Total bankruptcy filings have been on a continuous decline since the 2011, and business bankruptcies started their continuous decline a year earlier. In 2020, the number of bankruptcies declined by 4.9% compared to the previous year, explained in part by closures in bankruptcy courts.

Available data on business loans in general and small business loans specifically indicate that loan performance has experienced strong and broad-based improvements, with delinquency rates at or near historical lows: 31-90 days delinquency rates hovered at the 1.0-1.5% range, and 91-180 delinquency rates remained below 0.5%. In 2020, the share of SME non-performing loans increased, but only marginally (from 1.6% to 1.9% of total loans).

The SBA works with approximately 5 000 banks and credit unions, some 250 Community Development Corporations (CDCs), over 170 non-profit financial intermediaries and Community Development Financial Institutions (CDFIs), and approximately 300 small business investment companies (SBICs). The SBA Office of Capital Access has several programs that provide direct loans and loan guarantees for a wide range of products designed to meet the diverse financial needs of small firms throughout their life cycle, starting from small start-ups to established firms.4

The largest of these programs, the 7(a) Loan Program, provides loan guarantees for working capital loans up to USD 5.0 million to new and existing small businesses. The second largest program, the CDC/504 Loan Program, provides loan guarantees for loans up to USD 5.0 or USD 5.5 million used for the purchases or construction of fixed assets. In 2020, the SBA provided USD 7.8 billion in debt relief to 7(a) loan, 504 loan, and Microloan borrowers (SBA, 2021[6]).

In 2020, and as a result of the liquidity shock caused by the COVID-19 crisis, the SBA swiftly lent support to small businesses. The SBA Economic Injury Disaster Loan (EIDL) Programme, which existed prior to the pandemic to benefit businesses directly affected by a disaster, was swiftly used to address the adverse economic impact of COVID-19 on SMEs. In March 2020, under the Coronavirus Preparedness and Response Supplemental Appropriations Act, the coronavirus was deemed to be a disaster under the EIDL allowing small businesses to apply to this programme and the newly established EIDL Advance programme (SBA, 2020[7]). The SBA provided EIDL Advances and approved nearly 3.7 million EIDL loans for USD 194 billion, more than all combined prior disaster assistance lending supported in the Agency’s history. The SBA exhausted its USD 20 billion EIDL Advance appropriation on July 15, 2020, which supported nearly 5.8 million EIDL Advances. The SBA provided USD 240 million in grants to Small Business Development Centres and Women’s Business Centres to help small businesses retool their operations and recover (SBA, 2021[6]).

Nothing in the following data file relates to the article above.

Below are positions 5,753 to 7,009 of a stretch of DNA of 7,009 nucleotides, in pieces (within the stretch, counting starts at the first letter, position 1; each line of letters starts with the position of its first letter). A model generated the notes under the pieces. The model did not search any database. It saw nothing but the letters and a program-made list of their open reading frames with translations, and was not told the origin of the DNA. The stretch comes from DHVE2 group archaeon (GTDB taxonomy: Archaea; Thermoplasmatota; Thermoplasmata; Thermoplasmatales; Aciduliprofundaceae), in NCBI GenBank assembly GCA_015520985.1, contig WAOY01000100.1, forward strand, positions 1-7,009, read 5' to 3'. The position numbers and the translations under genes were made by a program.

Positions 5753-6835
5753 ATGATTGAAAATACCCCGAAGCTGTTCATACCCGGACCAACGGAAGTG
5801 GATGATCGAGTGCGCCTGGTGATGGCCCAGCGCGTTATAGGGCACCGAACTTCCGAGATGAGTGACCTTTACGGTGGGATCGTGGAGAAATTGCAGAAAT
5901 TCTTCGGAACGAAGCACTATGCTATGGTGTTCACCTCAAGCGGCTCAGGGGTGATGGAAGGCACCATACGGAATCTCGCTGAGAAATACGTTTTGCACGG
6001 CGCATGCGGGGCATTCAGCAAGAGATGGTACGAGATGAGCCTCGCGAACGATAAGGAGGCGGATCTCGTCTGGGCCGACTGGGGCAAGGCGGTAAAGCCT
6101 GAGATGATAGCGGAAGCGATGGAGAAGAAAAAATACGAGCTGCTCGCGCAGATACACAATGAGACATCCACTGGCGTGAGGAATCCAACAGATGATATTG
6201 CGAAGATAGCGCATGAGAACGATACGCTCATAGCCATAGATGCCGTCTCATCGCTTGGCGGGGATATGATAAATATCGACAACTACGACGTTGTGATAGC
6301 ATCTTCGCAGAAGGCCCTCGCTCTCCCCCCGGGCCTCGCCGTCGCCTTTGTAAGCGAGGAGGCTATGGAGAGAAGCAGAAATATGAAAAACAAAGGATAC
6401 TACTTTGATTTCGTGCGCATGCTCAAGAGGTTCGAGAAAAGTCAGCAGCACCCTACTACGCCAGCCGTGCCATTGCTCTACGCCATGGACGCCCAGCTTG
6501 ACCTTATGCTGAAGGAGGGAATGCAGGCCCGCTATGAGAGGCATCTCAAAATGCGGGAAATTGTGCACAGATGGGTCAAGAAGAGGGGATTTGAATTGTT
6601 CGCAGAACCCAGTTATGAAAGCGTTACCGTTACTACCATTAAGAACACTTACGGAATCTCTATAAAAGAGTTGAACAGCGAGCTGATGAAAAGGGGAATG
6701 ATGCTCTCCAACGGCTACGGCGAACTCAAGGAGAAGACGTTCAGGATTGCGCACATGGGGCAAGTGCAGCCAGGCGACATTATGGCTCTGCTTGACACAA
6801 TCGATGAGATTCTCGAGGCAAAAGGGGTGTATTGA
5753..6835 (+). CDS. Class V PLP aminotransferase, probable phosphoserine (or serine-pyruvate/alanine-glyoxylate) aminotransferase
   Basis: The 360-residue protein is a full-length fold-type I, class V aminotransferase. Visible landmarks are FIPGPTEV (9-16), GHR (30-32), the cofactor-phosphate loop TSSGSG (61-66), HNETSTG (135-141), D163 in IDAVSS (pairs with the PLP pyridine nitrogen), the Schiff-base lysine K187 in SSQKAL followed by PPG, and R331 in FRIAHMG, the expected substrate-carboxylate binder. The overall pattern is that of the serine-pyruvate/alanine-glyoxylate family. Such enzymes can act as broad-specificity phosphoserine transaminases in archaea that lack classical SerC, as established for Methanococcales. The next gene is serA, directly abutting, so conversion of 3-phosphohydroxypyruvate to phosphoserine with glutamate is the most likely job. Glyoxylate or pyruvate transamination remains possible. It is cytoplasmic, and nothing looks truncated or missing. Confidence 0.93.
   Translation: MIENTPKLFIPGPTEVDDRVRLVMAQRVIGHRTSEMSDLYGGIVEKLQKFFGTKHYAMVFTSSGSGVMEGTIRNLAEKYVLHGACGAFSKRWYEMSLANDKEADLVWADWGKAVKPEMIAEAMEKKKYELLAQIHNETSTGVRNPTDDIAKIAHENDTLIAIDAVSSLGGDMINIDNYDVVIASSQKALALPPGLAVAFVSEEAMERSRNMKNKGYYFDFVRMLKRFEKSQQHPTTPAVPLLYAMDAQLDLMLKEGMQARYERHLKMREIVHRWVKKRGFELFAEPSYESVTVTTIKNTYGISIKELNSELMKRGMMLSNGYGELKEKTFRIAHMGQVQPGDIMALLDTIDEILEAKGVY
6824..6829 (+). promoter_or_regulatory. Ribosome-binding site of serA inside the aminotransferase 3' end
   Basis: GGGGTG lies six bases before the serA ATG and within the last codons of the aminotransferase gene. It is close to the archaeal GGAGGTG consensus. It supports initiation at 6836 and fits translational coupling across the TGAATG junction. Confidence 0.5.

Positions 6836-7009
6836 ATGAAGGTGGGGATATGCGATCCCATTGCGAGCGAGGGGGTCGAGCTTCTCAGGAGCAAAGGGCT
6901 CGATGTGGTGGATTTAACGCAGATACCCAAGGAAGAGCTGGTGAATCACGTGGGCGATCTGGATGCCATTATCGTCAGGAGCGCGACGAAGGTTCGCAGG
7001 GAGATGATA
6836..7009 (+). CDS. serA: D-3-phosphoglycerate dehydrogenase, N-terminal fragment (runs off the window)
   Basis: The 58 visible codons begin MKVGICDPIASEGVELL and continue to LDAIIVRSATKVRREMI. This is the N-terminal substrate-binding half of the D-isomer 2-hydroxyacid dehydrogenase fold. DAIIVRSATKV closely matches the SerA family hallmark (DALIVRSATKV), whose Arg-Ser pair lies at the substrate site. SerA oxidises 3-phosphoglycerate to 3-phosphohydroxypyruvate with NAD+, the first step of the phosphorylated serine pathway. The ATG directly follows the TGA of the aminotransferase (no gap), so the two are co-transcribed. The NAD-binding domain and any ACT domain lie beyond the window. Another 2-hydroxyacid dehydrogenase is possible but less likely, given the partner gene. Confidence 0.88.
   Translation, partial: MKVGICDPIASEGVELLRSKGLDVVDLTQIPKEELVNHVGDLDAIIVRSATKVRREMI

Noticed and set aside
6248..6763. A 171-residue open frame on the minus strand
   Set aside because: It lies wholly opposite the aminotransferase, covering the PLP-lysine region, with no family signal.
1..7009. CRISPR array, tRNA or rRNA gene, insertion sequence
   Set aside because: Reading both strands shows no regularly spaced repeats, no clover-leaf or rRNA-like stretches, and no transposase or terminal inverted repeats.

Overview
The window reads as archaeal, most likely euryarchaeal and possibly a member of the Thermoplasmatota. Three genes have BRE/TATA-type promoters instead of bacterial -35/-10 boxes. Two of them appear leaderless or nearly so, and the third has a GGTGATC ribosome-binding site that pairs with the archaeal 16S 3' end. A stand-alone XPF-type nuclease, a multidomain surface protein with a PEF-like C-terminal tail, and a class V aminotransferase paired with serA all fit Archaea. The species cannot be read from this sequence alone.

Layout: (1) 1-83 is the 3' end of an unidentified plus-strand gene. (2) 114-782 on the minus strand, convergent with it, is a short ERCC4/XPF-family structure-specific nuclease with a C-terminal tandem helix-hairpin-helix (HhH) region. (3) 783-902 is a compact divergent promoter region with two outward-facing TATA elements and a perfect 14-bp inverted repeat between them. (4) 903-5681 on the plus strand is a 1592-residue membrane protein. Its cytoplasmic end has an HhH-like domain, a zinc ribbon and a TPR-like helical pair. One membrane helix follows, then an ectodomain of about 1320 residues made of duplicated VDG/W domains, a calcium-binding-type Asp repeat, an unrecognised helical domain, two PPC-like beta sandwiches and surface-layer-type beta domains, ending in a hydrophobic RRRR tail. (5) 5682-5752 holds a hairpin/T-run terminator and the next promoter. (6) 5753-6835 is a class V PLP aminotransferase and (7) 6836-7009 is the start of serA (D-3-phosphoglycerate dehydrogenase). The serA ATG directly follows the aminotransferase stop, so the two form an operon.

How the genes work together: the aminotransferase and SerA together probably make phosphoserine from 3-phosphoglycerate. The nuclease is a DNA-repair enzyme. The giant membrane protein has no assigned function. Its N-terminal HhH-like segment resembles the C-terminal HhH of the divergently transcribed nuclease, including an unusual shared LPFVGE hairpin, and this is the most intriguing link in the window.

. In late March, the Treasury implemented the Coronavirus Aid, Relief and Economic Security (CARES) programmes. The CARES Act, and subsequent legislation, provided the SBA with nearly USD 1 trillion—the largest outlay of capital in the Agency’s history. Some of the programmes include USD 562 million to support disaster loans (Congressional Research Service, 2021[8]), USD 221 billion in tax reductions and deferrals. These include a 50% of payroll tax credit for severely affected businesses that do not benefit from business interruption loans and agree to maintain employment levels.

Under the CARES Act, the SBA launched the Paycheck Protection Program (PPP) as a central piece of the US COVID-19 policy response. An initial amount of USD 349 billion was made available through no-interest loans of up to USD 10 million for small businesses. The principal on these loans used for working capital for eight weeks was forgiven if the business maintained pre-crisis employment levels. In winter 2020, the PPP was renewed for USD 284 billion for small businesses. The new round of PPP included a new streamlined process for writing off PPP loans. The bill simplified forgiveness for loans of USD 150,000 or less, allowing businesses to attest on a one-page form that they used the funds for payroll and other eligible businesses expenses. It also allows those expenses to qualify for deductions, simplifying tax returns for millions of borrowers. In FY 2020, the SBA guaranteed 5.2 million PPP loans totalling USD 525 billion through 5,460 lenders (SBA, 2021[6]).

In early 2021,Congress passed the American Rescue Plan Act amounting USD 1.9 trillion, including USD 15 billion in new Targeted Economic Injury Disaster Advance Loan payments as well as USD 28.6 billion in grants for restaurants affected by COVID-19 closures. The government also introduced changes to the PPP, to provide better access to small and minority businesses by giving them a head start, and reserved USD 1 billion for support for sole-proprietors. Other amendments to the PPP include expanding eligibility to non-profits and adding a further USD 7.25 billion to the programme.